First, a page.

In addition to Tesla, which continues to boost sales but doesn't publish monthly metrics, Ford and General Motors each performed well in May. Green-car sales for the Blue Oval rose 56 percent from a year earlier to 9,221 vehicles, as Fusion Hybrid sales more than doubled, while Ford C-Max Energi plug-in hybrid sales jumped 77 percent.
Up the road, General Motors increased green-car sales by 50 percent to 3,964 vehicles. Notably, the Chevrolet Bolt electric-vehicle model had a record month, tallying 1,566 unit sold in May. While the Chevrolet Volt extended-range plug-in sales fell slightly to 1,817 units, Chevy Malibu Hybrid sales doubled to 493 units.
Nissan, Volkswagen, and Honda also made big gains. Buoyed by a jump in sales for its Accord Hybrid, Honda green-car sales rose sixfold to 2,178 units. VW's green-car sales were up 24 percent on a rise in e-Golf demand. And Nissan's all-electric Leaf increased sales 42 percent from a year earlier to 1,392 units.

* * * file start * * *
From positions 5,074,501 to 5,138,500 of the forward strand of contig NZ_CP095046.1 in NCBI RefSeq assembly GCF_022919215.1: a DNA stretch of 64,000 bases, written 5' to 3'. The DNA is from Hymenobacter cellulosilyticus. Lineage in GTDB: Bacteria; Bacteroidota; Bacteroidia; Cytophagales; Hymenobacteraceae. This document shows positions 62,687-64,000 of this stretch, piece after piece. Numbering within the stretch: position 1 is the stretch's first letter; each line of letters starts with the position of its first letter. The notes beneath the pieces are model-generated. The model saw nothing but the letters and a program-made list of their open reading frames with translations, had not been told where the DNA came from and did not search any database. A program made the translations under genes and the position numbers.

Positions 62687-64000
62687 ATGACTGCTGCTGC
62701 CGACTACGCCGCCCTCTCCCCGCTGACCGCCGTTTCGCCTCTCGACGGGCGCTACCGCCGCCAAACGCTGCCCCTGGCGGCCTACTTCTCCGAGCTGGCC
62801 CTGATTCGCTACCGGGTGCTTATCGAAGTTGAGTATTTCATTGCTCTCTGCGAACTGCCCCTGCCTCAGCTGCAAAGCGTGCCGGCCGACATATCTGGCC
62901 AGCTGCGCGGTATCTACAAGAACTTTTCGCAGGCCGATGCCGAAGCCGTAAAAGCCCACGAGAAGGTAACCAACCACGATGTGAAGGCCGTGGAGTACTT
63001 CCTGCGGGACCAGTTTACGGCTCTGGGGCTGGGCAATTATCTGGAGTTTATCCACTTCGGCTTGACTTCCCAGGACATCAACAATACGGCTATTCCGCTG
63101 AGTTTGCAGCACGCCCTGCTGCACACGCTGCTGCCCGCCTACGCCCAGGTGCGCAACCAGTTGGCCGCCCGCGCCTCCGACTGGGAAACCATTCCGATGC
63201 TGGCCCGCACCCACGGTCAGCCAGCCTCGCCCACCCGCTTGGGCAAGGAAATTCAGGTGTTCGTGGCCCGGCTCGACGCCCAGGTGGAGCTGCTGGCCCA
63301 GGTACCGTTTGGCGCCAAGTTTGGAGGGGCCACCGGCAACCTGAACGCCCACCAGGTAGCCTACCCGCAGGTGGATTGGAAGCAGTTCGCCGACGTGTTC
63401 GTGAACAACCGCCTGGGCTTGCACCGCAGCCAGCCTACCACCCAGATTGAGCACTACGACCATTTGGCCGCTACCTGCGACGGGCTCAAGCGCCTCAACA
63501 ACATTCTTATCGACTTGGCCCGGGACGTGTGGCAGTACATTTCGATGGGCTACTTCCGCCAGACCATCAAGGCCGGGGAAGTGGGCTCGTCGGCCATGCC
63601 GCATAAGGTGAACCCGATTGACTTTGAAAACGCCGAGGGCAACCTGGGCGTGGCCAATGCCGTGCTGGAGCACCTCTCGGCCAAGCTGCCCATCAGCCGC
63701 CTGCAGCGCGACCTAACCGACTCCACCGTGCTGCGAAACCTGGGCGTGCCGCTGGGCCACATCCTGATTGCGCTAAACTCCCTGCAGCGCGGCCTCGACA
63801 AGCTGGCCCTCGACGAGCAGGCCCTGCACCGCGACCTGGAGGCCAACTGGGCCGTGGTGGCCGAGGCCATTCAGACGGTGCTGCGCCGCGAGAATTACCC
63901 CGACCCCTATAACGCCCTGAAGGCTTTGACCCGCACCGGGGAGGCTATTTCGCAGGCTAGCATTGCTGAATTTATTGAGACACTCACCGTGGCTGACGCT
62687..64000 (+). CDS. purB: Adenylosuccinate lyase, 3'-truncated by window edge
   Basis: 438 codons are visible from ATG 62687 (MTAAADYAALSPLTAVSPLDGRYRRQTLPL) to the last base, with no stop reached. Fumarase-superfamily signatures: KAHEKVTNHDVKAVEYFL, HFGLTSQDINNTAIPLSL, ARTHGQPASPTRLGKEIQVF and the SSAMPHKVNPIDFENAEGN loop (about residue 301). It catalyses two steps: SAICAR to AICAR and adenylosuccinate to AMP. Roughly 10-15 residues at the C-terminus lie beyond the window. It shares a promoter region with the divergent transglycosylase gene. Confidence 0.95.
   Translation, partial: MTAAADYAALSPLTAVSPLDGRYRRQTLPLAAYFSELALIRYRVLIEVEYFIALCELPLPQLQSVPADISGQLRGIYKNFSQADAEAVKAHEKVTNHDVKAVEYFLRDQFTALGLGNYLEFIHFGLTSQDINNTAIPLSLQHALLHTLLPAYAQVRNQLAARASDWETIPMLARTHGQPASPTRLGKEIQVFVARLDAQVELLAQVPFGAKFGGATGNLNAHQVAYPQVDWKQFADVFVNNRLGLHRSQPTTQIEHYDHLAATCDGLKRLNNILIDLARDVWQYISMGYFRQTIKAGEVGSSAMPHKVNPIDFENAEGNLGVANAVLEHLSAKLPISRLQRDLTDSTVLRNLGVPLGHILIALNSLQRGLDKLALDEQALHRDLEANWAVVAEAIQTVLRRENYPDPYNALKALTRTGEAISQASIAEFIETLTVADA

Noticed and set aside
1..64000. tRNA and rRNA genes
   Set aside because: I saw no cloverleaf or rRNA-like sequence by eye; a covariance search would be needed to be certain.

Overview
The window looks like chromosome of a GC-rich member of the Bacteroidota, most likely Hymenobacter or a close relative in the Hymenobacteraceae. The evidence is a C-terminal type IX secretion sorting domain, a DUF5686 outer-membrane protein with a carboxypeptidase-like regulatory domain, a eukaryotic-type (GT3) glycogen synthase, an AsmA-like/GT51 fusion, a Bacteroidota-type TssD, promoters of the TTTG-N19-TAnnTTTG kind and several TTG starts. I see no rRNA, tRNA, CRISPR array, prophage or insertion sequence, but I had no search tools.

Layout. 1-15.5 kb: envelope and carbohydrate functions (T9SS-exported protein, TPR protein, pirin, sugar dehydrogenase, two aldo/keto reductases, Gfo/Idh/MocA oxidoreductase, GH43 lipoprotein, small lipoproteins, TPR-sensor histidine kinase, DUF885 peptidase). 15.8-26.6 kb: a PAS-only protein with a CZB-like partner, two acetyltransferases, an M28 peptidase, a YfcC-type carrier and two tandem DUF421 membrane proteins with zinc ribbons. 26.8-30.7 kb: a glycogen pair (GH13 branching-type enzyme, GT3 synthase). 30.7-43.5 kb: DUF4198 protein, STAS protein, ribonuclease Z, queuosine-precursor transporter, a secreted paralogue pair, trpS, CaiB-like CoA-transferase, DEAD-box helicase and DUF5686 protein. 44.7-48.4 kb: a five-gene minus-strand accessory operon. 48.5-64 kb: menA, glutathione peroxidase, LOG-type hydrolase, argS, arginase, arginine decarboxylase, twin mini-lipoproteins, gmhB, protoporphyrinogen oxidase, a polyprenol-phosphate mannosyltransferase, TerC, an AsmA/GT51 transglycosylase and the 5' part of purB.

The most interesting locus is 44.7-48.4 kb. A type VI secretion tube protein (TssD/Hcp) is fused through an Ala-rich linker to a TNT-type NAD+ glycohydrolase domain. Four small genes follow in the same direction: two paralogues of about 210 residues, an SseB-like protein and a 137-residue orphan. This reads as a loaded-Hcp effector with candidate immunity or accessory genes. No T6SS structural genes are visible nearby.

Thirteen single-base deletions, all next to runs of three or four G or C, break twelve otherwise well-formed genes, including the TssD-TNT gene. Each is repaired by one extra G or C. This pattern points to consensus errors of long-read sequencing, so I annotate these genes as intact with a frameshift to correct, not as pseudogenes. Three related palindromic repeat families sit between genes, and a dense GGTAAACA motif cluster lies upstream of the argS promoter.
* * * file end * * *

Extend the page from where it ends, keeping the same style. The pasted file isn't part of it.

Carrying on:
Such gains more than offset the impact of less-than-stellar months from Toyota, BMW, and Audi. Toyota, which remains the world's biggest green-car seller, saw sales fall 9.9 percent to 20,191 units, primarily on a 20-percent drop in sales for the four Prius variants. Camry and Avalon Hybrid sales fell 17 percent and 38 percent from a year earlier, respectively, while Lexus Hybrid sales declined 7.6 percent to an even 2,300 units.
As for the Germans, Bimmer's i sub-brand saw its sales fall 38 percent from a year earlier to 524 units. And Audi's Sportback e-tron sales dropped 19 percent to 294 units.
Through the first five months of the year, US green-car sales are up 18 percent from a year earlier to about 193,000 units. Plug-in vehicle sales have surged 50 percent to almost 67,000 units.